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Numbers and Constants

  1. Dec 30, 2003 #1


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    What is the purpose of all the Planck's stuff? Planck's length, Planck's energy. And what is Boltzman's constant? On my calculater (PCalc 2 for mac) what is the "Universal Gas" (8.31451)?
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  3. Dec 31, 2003 #2


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    The various "Planck" quantities are arrived at by manipulation of Planck Constant, which is an indication of the smallest units of energy. (Sort of like Universal pennies)

    The numbers are not what you should be looking at when you come upon a "constant". You give the number associated with the Gas constant, it is meaningless without the UNITS.

    The gas constant is the R in

    PV= nRT, the exact number will depend on the units of the other quantities. To get meaningful results the units must be correct.

    Boltzmann constant is related to the Gas constant, it is also found in thermodynamics. Once again learn to examine the units associated with such numbers,they tell you a lot.
  4. Dec 31, 2003 #3
    While on the topic of planck... i'm new at physics (self-evidently once you read my question), what exactly is the value of plancks constant? i've read materials that talk about it, but the actual numerical value is what i dont know, any help will be appreciated
  5. Dec 31, 2003 #4


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    Planks Constant h=6.626x10^-34 Joule sec.
  6. Feb 18, 2004 #5
    Yes, what dlgoff said is correct. Max Planck was the founder of quantum physics. He said that energy is not continuous, but comes in small, discrete spurts. The energy on one of those spurts = Planck length.
    Paden Roder
  7. Feb 19, 2004 #6


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    Energy and length are of different units.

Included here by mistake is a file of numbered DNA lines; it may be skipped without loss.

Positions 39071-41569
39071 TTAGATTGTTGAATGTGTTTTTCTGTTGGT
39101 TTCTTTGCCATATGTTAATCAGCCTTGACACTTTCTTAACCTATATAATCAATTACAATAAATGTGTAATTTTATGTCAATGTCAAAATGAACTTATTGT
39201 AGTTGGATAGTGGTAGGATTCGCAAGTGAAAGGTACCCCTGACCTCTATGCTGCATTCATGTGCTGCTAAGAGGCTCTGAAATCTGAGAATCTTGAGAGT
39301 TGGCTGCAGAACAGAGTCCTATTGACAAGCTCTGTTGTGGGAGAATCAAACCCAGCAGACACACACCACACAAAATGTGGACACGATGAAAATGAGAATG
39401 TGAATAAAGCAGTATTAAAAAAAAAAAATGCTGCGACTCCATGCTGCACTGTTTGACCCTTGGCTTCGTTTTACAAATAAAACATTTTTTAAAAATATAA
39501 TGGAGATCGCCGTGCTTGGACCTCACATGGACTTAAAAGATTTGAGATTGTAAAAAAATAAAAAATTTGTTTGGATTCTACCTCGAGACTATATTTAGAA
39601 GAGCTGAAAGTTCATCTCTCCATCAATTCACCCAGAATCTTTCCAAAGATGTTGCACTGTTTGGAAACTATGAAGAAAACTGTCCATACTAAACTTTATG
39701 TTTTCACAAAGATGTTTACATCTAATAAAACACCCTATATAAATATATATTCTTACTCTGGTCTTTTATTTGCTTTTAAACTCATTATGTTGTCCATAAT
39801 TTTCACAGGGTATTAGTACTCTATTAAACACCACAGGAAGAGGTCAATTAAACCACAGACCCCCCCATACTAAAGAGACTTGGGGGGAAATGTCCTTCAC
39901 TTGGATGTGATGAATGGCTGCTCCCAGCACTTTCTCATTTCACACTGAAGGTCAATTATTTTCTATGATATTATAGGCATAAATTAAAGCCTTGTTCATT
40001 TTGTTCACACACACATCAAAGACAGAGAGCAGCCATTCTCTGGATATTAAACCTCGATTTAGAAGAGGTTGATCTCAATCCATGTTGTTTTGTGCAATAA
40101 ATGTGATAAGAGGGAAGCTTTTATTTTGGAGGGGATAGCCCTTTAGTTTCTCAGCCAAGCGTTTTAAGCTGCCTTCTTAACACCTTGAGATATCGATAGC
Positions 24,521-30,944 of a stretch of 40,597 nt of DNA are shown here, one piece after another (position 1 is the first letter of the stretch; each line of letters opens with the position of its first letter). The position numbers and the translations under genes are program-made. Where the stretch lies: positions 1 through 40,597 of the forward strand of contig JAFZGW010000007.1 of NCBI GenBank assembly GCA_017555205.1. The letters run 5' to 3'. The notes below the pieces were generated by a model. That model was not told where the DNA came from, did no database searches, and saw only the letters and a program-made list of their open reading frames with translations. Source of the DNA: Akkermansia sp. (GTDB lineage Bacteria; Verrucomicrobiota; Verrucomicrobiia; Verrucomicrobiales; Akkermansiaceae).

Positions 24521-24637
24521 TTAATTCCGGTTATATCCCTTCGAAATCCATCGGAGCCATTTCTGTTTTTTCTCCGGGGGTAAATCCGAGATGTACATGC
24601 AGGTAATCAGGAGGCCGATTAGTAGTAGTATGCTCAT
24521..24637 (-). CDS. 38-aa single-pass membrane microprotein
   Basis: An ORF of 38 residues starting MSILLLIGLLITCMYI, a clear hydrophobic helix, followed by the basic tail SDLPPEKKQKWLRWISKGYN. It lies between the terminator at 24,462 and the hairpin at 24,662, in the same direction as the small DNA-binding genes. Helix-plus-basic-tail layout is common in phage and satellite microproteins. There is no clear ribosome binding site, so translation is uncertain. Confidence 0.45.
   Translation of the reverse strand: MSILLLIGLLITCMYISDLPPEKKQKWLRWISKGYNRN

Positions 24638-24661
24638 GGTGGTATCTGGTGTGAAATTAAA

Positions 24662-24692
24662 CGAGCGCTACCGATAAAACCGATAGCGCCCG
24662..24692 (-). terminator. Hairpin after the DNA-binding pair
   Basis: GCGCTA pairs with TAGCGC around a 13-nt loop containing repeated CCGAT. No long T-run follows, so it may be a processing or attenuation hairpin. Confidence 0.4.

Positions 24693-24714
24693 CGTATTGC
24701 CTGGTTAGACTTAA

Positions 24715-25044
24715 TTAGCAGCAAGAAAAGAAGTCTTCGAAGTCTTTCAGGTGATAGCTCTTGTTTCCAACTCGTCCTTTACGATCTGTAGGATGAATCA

- Warren
  8. Feb 23, 2004 #7
    yep, sorry, he's right, and that is what I intended. i meant energy.
  9. Feb 24, 2004 #8
    Any "fundamental constant” is a patch hiding the gaping hole in our knowledge. For example,
    gravity force = G*m1*m2/r^2

    Presence of G means, that we know nothing about mass, space and gravity. In other cases also.
    Any relation should be straight and should not contain any constants.
  10. Feb 24, 2004 #9


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    Please ignore the above post, it adds nothing of significance to the conversation.

    Boltzmann constant defines the relationship between Temperature and how entropy changes with a changing energy. Bet that helped a lot! Mathematically (which, most likely, will not help much either!)

    [tex]\frac 1 \tau = (\frac {\partial \sigma} {\partial U})_{N,V}[/tex]
    [tex]\tau = {Fundamental\ Temperature}[/tex]
    [tex]\sigma = {Fundamental\ Entropy}[/tex]
    [tex]U = {Energy}[/tex]

    The Boltzmann's constant is defined to be

    [tex]\tau = k_B T [/tex]
    Where T is a temperature scale that you are familiar with (Kelvin, Celsius, Fahrenheit etc) depending on the value of kB

    this constant is used extensively in thermodynamics.

    R the gas constant is defined to be

    R = N0kB

    Where N0 is Avogadro's number

    N0= 6.022 x 1023
    kB=1.38 x 10-18erg/deg
    R=8.314 x 107erg/(mole deg)

    Always include units with fundamental constants, also to learn about the constant, look at the units. In Physics and chemistry it is essential that you learn to appreciate the physical units attached to a number.
    Last edited: Feb 24, 2004
  11. Feb 24, 2004 #10


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    Re: Re: Numbers and Constants

    I strongly disagree with this. Whe you find a relation like that of gravity, you have pretty much nailed down: 1. which quantities are relevant for the interaction, 2. how they are involved in the phenomenon under study, and 3. the fact that a combination of them gives you always the same quantity (G in this case).

    Also, constants have to do with the definition of the units you choose to use. Some constants in nature are indeed intriguing (maybe 26), but apart from those, they are not "gaps".
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